Sixty patients with normal pancreatic parenchyma were prospectively included in the study, of whom 28 were male (46.70%) and 32 were female (53.30%). There was no statistically significant difference in distribution based on sex (p=0.797). Age interval was between 18 and 85 years, with mean value of 45.75±16.93 years (median, 44.50 years). Age was similar in both sexes: men – 45.61±20.30 years; women – 45.81±14.03 years, p=0.979. Detailed characteristics of the studied population are presented in Table 1.

Ten valid measurements were obtained from each patient. The success rate of SWV measurements in each part of the pancreas was calculated and the results are presented in Table 2.

The mean value and standard deviation (SD) for the SWV and depth of ROI in the head, body, and tail of the pancreas were calculated. Consequently, reference values for SWV in each segment of the gland were established. The obtained results are presented in Tables 3 and 4, and Fig. 2.

The lack of statistically significant difference of SWV values in different parts of the pancreas (p=0.590) justified the calculation of mean ± SD and reference range values for the pancreatic parenchyma as a whole. The results obtained are presented in Table 5. For the entire pancreatic parenchyma, a reference range of 0.66 m/s to 1.62 m/s was calculated.

Graphical illustration of the presented mean values and reference range limits in each part of the pancreas and the entire pancreatic parenchyma is provided in Fig. 3. Horizontal lines reflect the mean SWV value in the respected part of the gland. The aforementioned two anomalous values in the head and body of the pancreas are excluded.

To evaluate the influence of certain variables on the obtained results, we assessed the correlation between SWV and certain factors, in particular depth of ROI, BMI, and age.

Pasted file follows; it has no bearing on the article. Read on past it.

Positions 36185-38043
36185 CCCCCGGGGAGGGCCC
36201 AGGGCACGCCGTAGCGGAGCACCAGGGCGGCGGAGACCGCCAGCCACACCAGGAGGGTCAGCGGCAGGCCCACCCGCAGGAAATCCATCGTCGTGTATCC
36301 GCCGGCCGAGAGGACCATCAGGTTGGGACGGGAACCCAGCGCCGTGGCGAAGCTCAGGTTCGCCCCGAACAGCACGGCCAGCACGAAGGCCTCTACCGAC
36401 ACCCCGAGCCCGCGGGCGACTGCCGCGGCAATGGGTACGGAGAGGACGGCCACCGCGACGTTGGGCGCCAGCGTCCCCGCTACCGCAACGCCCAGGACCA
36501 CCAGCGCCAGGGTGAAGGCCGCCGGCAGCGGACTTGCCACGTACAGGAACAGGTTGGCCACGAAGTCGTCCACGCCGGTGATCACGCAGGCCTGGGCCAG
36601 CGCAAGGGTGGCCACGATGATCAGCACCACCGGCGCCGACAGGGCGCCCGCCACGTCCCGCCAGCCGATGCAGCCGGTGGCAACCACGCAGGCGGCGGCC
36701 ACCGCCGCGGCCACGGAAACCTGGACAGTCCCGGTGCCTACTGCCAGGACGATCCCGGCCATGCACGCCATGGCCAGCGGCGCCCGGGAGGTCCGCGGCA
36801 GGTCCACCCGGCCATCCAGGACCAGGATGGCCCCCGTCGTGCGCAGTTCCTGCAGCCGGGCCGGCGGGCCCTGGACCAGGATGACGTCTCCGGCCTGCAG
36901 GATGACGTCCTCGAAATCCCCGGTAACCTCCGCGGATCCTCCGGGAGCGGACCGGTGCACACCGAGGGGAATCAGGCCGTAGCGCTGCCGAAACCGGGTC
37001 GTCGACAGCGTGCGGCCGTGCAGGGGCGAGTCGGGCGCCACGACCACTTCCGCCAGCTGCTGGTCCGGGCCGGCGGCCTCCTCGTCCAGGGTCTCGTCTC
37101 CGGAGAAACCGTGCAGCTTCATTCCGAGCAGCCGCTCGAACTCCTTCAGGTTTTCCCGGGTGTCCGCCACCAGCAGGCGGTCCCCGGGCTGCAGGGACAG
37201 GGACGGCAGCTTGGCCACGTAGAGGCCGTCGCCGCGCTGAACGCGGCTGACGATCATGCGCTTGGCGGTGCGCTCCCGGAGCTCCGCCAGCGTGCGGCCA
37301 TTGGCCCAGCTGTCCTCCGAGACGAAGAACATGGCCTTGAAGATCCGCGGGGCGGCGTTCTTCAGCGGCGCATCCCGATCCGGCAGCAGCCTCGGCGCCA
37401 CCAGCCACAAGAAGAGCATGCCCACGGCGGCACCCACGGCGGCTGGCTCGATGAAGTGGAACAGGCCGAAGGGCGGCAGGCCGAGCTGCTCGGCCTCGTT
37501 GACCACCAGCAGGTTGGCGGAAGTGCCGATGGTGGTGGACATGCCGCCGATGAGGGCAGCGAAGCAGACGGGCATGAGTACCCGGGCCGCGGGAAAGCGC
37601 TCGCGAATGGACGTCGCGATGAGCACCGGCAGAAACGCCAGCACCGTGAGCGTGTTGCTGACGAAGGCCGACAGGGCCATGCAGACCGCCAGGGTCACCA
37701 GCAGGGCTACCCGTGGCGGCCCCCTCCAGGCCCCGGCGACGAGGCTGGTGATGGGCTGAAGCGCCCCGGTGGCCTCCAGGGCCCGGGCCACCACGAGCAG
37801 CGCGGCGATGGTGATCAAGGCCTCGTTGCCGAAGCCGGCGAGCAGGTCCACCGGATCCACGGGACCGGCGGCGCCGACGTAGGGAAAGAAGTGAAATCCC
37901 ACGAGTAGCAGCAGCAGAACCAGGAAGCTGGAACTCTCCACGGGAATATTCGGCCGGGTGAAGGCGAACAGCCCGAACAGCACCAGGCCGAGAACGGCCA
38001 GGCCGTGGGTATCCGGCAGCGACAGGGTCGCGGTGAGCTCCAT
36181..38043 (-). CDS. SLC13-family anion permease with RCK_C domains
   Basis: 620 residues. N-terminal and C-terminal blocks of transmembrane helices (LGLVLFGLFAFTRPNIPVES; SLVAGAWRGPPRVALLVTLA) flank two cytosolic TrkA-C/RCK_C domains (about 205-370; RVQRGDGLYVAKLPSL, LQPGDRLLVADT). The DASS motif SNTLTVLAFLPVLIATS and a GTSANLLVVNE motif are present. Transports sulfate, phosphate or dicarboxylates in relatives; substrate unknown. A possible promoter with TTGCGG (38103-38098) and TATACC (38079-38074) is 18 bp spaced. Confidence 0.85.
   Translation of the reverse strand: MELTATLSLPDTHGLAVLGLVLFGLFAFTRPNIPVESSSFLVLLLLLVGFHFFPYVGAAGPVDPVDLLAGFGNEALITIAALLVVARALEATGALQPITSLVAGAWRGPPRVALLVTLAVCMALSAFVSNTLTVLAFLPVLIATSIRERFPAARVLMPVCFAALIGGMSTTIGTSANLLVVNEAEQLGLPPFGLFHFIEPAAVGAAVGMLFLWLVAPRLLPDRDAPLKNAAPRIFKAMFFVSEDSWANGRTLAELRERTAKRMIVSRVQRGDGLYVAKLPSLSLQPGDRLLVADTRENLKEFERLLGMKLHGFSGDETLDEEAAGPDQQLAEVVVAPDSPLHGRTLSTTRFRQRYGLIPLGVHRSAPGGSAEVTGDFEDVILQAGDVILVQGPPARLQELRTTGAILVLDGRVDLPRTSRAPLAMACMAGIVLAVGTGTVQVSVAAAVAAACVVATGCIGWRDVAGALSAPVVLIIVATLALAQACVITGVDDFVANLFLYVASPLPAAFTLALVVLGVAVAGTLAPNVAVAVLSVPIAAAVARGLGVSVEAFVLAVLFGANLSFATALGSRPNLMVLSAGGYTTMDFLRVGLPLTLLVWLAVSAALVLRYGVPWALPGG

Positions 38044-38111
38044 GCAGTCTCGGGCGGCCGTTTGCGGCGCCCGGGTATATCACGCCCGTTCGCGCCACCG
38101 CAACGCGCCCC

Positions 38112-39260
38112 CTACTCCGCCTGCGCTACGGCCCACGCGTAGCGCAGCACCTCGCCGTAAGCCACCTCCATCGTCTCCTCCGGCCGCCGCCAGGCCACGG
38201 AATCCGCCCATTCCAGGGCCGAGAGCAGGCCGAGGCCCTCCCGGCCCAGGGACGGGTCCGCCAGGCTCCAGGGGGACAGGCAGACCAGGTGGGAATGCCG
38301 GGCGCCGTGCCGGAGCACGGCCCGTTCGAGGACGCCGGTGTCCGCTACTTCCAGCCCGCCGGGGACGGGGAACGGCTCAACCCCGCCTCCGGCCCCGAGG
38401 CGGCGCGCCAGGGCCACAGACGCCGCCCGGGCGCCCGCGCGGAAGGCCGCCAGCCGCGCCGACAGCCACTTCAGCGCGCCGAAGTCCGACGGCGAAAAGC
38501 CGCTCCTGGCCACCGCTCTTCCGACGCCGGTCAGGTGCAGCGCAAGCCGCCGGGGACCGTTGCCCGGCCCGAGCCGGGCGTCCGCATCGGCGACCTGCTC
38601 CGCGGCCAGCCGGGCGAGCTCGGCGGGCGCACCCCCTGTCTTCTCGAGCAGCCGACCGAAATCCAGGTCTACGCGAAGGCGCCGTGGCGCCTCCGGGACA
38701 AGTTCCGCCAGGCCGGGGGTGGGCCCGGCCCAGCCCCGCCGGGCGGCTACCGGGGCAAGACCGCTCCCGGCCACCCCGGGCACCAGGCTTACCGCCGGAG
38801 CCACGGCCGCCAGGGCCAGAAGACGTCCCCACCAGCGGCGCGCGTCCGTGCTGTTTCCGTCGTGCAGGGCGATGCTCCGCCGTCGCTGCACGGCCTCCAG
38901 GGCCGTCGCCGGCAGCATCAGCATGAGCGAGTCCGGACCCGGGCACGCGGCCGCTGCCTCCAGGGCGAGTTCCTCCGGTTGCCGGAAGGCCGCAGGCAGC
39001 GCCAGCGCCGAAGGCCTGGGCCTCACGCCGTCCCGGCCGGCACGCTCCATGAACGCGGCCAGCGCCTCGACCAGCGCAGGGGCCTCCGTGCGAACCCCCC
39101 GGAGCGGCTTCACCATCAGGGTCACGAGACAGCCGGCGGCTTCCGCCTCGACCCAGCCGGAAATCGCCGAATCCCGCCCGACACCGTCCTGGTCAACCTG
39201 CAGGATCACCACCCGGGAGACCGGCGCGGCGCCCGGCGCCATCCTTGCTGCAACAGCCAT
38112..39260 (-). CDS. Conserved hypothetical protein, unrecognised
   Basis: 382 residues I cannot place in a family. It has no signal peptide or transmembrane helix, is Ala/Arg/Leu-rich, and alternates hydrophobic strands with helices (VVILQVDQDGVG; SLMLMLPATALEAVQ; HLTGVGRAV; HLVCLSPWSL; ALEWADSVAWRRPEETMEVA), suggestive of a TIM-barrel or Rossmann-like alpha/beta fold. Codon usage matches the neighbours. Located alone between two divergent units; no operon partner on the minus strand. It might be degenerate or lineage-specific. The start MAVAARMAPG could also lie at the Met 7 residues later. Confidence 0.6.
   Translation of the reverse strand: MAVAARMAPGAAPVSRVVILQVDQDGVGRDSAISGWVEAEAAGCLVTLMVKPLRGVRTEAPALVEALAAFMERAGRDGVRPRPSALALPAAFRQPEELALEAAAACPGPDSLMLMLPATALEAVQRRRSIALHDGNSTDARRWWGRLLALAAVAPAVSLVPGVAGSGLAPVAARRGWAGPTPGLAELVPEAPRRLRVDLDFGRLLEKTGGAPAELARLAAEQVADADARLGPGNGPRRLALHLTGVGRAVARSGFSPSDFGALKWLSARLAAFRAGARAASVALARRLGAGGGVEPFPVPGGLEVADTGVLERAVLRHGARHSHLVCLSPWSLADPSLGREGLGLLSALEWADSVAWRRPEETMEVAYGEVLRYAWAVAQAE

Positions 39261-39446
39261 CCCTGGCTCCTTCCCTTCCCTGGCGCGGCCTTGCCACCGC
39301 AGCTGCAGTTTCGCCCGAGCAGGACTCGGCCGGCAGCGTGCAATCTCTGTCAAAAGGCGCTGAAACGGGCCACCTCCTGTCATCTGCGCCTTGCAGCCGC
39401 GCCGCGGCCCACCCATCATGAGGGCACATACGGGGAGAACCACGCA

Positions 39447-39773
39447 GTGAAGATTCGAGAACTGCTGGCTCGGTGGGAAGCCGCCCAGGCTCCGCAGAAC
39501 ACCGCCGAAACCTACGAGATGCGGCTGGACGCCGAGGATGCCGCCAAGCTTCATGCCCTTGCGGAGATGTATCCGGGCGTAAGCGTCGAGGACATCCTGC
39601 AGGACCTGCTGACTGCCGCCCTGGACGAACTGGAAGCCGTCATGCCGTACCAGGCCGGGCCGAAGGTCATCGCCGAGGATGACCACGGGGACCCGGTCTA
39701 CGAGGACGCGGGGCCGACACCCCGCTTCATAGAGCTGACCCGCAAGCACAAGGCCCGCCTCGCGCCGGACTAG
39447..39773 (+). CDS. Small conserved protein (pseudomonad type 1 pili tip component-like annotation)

Table 1.

Characteristics of the studied population

Variables Total Male Female p
N (%) 60 28 (46.70%) 32 (53.30%) 0.797f
X̅±SD) 45.75±16.93 45.61±20.30 45.81±14.03 0.979t
Min.–Мax. 18 – 85 18 – 85 22 – 67
Median (IQR) 44.50 (30) 46 (35) 44 (25)
Median (IQR) 22.60 (6.77) 23.45 (7.40) 22.05(6.95) 0.697U
Min.– Max. 17.90 – 29.40 17.90 – 29.40 18.60 – 29.40
BMI groups
Underweight: <18.50 2 (3.30%) 2 (7.10%) 0 (0.00%) 0.396χ2
Normal: 18.50 – 24.90 36 (60.00%) 14 (50.00%) 22 (68.80%)
Overweight: ≥25 22 (36.70%) 12 (42.90%) 10 (31.30%)
Yes, n (%) 18 (30.00%) 6 (21.40%) 12 (37.50%) 0.440 f
No, n (%) 42 (70.00%) 22 (78.60%) 20 (62.50%)
Table 2.

Success rate of SWV measurements in each segment of the pancreas

Segment of the pancreas Success rate
Head 94.5%
Body 97.2%
Tail 95.8%
Figure 2.

Mean values and 95% CI of SWV in normal pancreatic parenchyma.

Figure 3.

Reference range values of SWV in each part of the pancreas and entire pancreatic parenchyma.

Table 3.

Mean±SD values of SWV and depth of ROI

Shear Wave Velocity m/s Total Male Female p
X̅ (±SD) 1.18±0.30 1.21±0.40 1.15±0.20 0.649
Min.-Max. 0.74 - 2.26 0.74 - 2.26 0.80 - 1.56
X̅ (±SD) 1.20±0.28 1.23±0.35 1.17±0.23 0.560
Min.–Max. 0.80-2.12 0.80 - 2.12 0.90 - 1.70
X̅ (±SD) 1.14±0.26 1.13±0.30 1.15±0.22 0.821
Min.–Max. 0.76- 1.92 0.86 -1.92 0.76 -1.48
Depth of region of interest (ROI)
X̅ (±SD) 5.14±0.84 5.22±0.83 5.08±0.87 0.657
Min.–Max. 3.50-6.10 4.00 - 6.10 3.50 - 6.10
X̅ (±SD) 4.75±0.95 4.74±0.96 4.76±0.97 0.955
Min.–Max. 3.10-6.10 3.22 - 6.10 3.10-6.10
X̅ (±SD) 5.16±0.85 5.21±0.78 5.12±0.93 0.761
Min.-Max. 3.20 - 6.14 3.90 - 6.14 3.20-6.14
Table 4.

Reference values for SWV (m/s) in each part of the pancreas

Results SWV Head m/s SWV Body m/s SWV Tail m/s
Mean value X̅ 1.18 1.20 1.14
Standard deviation 0.30 0.28 0.26